- Mythlore Costume – The last post. For now.
- Mythlore Costume – Finished!
- Mythlore Costume – Fixing a belt
- Mythlore Costume – Kimono Fail
- Mythlore Costume – Still to go
- Mythlore Costume – Base Layer Robes – Part II
- Mythlore Costume – Base Layer Robes
- Mythlore Costume – Battle Skirt
- Mythlore Costume – Texturing the robes
- Mythlore Costume – Using Blue in LRP costumes
- Mythlore Costume – Armour
- Mythlore Costume – Outer Cloak
- Mythlore Costume – First Ideas
- Mythlore Costume – Diablo 3
- Mythlore Costume – First Thoughts
- Dorne Armour Inspiration II
“I’ll need something for the deep desert”
That was the first response when he saw my sketches. Talk about an unappreciative
client friend. (Love you really S…)
So I figured a cloak was the way forward. Maybe a cloak that can be just loosely wrapped. I’m not sure yet. I pinned this image because I like the cut and the way it drags. I also really love the distressed fabric, but we all know you can’t just buy fabric like that. I watched a documentary about clothing sweatshops in China a few years ago and in passing they showed the way that jeans were fashionably distressed. They actually apply the finished garment to industrial sanders in order to thin the fabric and pull the threads. Clever. I’ve always wanted to have a go, but terrified in case I either wreck something I’ve spent ages making, or sand my hands off. Maybe my face. I worry about myself and industrial machinery.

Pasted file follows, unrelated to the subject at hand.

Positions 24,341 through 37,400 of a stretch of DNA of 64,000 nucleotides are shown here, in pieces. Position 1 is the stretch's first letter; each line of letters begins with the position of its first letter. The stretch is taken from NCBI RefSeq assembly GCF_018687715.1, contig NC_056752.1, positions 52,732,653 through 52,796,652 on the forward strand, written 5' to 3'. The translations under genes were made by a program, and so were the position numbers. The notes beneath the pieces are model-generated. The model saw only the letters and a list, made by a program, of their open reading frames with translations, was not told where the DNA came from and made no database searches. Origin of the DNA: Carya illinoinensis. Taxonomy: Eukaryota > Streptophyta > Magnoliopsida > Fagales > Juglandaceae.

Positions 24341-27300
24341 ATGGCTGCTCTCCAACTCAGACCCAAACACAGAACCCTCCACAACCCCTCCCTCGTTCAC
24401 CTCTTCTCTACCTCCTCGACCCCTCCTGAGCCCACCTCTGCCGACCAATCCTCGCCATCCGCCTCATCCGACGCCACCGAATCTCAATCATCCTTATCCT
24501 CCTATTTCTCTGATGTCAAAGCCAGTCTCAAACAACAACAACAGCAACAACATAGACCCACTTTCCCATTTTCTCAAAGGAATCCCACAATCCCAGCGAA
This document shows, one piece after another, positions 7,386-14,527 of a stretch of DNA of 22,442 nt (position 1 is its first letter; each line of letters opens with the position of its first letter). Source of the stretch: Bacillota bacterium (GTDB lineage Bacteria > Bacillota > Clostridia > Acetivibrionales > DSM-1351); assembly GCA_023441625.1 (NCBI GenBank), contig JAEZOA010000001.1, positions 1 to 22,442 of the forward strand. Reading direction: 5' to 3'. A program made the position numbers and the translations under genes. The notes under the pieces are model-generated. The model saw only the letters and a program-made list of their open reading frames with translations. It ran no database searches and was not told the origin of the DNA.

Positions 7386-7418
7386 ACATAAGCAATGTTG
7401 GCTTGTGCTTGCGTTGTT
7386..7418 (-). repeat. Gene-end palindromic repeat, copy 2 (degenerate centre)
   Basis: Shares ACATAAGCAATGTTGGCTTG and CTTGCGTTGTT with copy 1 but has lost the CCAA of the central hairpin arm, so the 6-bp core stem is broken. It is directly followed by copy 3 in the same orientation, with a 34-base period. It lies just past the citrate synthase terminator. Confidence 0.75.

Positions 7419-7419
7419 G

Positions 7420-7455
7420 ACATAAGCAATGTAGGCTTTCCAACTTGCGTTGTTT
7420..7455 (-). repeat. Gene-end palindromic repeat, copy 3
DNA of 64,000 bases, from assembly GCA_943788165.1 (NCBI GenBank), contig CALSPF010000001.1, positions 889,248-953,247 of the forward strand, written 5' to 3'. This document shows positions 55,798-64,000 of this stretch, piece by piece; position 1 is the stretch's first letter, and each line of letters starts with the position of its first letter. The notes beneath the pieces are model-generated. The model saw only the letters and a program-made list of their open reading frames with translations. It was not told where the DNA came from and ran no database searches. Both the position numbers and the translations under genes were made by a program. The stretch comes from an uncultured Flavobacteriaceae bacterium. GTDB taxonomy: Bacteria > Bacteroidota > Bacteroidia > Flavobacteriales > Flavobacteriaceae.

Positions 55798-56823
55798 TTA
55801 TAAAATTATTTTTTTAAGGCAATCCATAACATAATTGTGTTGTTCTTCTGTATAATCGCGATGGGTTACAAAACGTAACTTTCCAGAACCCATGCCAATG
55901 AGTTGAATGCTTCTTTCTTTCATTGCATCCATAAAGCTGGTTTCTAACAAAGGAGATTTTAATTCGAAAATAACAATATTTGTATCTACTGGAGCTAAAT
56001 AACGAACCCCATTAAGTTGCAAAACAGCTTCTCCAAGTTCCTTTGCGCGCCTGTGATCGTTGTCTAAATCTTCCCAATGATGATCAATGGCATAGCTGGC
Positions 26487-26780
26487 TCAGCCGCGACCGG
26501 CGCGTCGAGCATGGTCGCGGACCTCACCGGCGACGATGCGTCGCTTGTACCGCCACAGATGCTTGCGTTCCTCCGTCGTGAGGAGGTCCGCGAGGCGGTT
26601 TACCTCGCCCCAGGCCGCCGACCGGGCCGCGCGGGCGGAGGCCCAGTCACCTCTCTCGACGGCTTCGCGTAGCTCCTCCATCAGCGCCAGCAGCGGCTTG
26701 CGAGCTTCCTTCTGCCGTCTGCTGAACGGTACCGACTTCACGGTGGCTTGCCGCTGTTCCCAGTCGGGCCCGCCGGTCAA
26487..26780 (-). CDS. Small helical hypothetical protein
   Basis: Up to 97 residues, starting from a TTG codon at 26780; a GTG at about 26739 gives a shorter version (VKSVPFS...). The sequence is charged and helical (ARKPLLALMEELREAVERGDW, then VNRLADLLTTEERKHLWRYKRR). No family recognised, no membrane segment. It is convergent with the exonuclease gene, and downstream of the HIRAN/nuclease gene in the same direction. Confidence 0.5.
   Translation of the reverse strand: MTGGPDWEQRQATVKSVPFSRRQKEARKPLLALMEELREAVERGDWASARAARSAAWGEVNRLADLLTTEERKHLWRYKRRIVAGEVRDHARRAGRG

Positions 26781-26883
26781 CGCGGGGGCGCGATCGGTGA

He nodded in some kind of approving-yet-non-commital way. I don’t have to make it yet because it’s not until September, and this will be the last bit of the costume that I do make because he already has cloaks from over 20 years of doing LRP. But I have a really special idea up my sleeve.
I’ve discovered this technique that allows you to texture fabrics basically however you want. First of all you take your top layer and wash it hot several times to make sure it will never shrink again. The author suggests fabrics like velveteen or linen. Don’t iron it, store it on a roll to keep it vaguely flat. Then when you come to create your new fabric, you back it with another fabric, like a muslin, that will shrink a fair bit. You can then basically quilt the two layers together in any pattern you want, before putting the fabric sandwich in hot water for half an hour then drying it in a hot dryer. Repeat as required to get as much shrink as you can. The backing fabric shrinking basically pulls the top layer out of shape, creating the most fabulous texture imaginable!
I’m thinking that either straight lines or something wavy like this would be cool: